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Aspirations, Opportunities and the Reproduction of Social Class
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Despite a mass expansion of the higher education sector in the UK since the 1960s, young people from socio-economically disadvantaged backgrounds remain less likely to enter university than their advantaged counterparts.

Drawing on unique new research gathered from three contrasting secondary schools in England, including interviews with children from three year groups and careers advisors, this book explores the aspirations, opportunities and experiences of young people from different social-class backgrounds against a backdrop of continuing inequalities in education.

By focusing both on the stories of young people and the schools themselves, the book sheds light on the institutional structures and practices that render young people more, or less, able to pursue their aspirations.

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The Enterprise Narrative and the Shadow State

Viv Ellis, Lauren Gatti and Warwick Mansell present a unique and international analysis of teacher education policy.

Adopting a political economy perspective, this distinctive text provides a comparative analysis of three contrasting welfare state models – the US, England and Norway – following the 2008 Global Financial Crisis (GFC). Arguing that a new political economy of teacher education began to emerge in the decade following the GFC, the authors explore key concepts in education privatisation and examine the increasingly important role of shadow state enterprises in some jurisdictions.

This topical text demonstrates the potential of a political economy approach when analysing education policies regarding pre-service teacher education and continuing professional development.

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A Conceptual Toolbox

The field of education policy research is a dense, crowded space owing to its complicated relationship to different intellectual histories and the influence of various ontologies or ‘turns’. To aid comprehension and clarity, this book describes the history, contribution and application of over 90 keywords in the field of education policy research. It is designed as a reference, learning and teaching tool to assist students, educators and researchers with:

• complex learning and teaching;

• wider and background reading and knowledge building;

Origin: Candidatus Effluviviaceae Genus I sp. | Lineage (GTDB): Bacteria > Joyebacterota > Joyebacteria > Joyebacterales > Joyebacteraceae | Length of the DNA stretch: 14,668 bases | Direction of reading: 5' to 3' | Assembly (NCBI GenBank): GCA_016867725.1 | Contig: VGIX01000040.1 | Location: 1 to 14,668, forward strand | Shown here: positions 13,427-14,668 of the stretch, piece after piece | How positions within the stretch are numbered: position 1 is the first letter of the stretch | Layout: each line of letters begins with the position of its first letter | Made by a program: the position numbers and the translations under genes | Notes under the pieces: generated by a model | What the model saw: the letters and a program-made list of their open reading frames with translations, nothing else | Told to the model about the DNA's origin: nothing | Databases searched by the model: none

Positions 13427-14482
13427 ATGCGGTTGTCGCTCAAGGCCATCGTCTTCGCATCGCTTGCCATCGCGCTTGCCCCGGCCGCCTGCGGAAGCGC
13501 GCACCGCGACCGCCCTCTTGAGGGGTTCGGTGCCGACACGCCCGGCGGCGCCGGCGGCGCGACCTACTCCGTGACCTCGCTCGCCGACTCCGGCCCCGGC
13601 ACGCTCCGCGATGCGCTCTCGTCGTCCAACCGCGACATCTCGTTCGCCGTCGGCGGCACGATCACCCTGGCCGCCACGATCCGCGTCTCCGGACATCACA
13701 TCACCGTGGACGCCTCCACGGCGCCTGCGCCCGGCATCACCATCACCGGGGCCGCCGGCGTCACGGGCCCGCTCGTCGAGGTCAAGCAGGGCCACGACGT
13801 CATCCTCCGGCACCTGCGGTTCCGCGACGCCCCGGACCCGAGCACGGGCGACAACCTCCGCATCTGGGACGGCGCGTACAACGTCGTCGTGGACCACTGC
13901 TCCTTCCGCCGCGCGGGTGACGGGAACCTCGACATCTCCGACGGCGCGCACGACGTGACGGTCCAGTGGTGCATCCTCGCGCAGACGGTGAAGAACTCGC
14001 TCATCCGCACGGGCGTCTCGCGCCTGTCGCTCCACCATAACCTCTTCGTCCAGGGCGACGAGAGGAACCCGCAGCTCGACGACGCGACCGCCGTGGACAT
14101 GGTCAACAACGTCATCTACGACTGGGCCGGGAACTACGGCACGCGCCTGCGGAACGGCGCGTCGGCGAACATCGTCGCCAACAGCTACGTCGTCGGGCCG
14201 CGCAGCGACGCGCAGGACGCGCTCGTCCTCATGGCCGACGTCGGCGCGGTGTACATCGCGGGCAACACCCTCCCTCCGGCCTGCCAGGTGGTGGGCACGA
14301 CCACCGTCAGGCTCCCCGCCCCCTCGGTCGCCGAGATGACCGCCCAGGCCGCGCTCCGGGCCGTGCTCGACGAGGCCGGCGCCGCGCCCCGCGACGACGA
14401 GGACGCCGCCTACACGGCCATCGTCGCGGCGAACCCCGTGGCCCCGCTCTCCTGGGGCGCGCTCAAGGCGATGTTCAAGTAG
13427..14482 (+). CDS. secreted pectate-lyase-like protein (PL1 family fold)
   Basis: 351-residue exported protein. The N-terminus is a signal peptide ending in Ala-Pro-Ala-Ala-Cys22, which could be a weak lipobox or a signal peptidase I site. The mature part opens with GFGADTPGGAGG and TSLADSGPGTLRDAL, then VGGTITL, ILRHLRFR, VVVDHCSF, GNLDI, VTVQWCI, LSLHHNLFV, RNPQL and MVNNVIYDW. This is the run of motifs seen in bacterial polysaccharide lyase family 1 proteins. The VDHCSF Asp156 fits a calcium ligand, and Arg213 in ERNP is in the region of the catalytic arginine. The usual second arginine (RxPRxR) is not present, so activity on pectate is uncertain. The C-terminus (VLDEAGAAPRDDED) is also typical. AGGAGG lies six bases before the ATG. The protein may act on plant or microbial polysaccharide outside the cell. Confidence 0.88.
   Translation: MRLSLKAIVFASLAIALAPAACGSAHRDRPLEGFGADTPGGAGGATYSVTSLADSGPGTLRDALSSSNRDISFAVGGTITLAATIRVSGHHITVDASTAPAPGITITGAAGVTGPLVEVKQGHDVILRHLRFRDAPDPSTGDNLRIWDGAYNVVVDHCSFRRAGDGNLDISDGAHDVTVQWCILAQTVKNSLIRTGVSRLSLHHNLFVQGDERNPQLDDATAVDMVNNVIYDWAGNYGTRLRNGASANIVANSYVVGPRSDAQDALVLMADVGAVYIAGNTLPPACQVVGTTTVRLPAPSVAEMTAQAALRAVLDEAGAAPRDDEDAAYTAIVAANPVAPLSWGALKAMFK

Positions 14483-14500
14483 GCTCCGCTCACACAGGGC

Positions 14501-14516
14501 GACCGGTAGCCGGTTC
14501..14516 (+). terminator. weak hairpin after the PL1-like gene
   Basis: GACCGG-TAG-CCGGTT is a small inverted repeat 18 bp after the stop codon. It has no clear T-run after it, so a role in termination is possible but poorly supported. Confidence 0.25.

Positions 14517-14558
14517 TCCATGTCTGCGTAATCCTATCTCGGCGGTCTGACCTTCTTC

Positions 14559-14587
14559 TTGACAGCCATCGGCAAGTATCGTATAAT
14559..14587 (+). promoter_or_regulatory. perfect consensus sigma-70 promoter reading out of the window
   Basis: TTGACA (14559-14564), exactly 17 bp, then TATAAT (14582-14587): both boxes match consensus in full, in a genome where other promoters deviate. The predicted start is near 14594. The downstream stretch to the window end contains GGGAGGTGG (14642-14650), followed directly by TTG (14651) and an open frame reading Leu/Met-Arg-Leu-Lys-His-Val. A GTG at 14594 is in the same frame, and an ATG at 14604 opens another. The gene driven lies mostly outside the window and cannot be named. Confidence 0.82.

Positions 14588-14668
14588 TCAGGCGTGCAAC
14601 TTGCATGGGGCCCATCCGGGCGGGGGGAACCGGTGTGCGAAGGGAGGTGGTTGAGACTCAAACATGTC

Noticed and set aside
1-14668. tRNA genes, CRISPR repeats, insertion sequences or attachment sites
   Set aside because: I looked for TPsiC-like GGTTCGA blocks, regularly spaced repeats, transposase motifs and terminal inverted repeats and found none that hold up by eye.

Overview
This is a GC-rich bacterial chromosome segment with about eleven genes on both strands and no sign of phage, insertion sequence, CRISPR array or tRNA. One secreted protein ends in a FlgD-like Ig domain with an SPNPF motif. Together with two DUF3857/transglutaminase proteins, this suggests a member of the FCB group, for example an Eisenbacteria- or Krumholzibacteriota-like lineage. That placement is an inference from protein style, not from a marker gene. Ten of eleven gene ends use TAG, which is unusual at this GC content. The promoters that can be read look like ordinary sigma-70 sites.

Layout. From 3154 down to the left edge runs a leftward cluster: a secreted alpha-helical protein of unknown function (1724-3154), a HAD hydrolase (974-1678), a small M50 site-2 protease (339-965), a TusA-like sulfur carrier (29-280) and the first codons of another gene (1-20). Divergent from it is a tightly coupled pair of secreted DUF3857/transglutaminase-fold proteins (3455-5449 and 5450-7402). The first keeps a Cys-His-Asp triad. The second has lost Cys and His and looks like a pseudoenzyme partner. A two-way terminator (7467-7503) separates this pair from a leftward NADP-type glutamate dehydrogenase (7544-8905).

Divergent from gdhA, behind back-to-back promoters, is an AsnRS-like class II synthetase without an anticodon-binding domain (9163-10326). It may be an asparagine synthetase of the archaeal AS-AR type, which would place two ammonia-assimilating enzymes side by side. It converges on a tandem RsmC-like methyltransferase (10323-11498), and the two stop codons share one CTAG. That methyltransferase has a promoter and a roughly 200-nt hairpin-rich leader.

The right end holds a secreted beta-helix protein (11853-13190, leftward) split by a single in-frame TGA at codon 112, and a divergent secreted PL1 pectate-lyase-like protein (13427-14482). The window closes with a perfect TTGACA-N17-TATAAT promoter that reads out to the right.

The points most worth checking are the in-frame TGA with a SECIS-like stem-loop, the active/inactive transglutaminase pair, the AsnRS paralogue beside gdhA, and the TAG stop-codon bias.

• critical scholarship and research;

• interdisciplinary thinking and writing;

• theory development and application.

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Implications for Reflective Practice
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Education in India concentrates on exam performance and consequently the teacher in India often acts as a disseminator of textbook material, as well as maintaining class discipline and respect. This book explores low-income female teachers’ speech and syntax as a crucial resource in which agency, freedom and empowerment is enacted within a strong oral tradition in India.

The book demonstrates how this socially and economically marginalised group overcome prejudices to develop relational agency and embed their authority. It shows how they establish their values and why their beliefs shape attitudes to aspiration, achievement and freedom of choice. It concludes with recommendations for policy and improvements to reflective practice in teaching.

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Bringing together the perspectives of researchers, policy makers, activists, educators and practitioners, this book critically interrogates the Western-centric assumptions underpinning education and development agendas and the colonial legacies of violence they often uphold.

The book considers the crucial connection between the idea of sustainable futures and the demand to decolonise education. Containing an innovative mixture of text, stories and poetry, it explores how decolonised futures can be conceived and enacted, offering theoretical and practical examples, including from practice in educational and cultural organisations. In doing so, the book highlights education’s potential role in facilitating processes of reparative justice that can contribute to decolonised futures.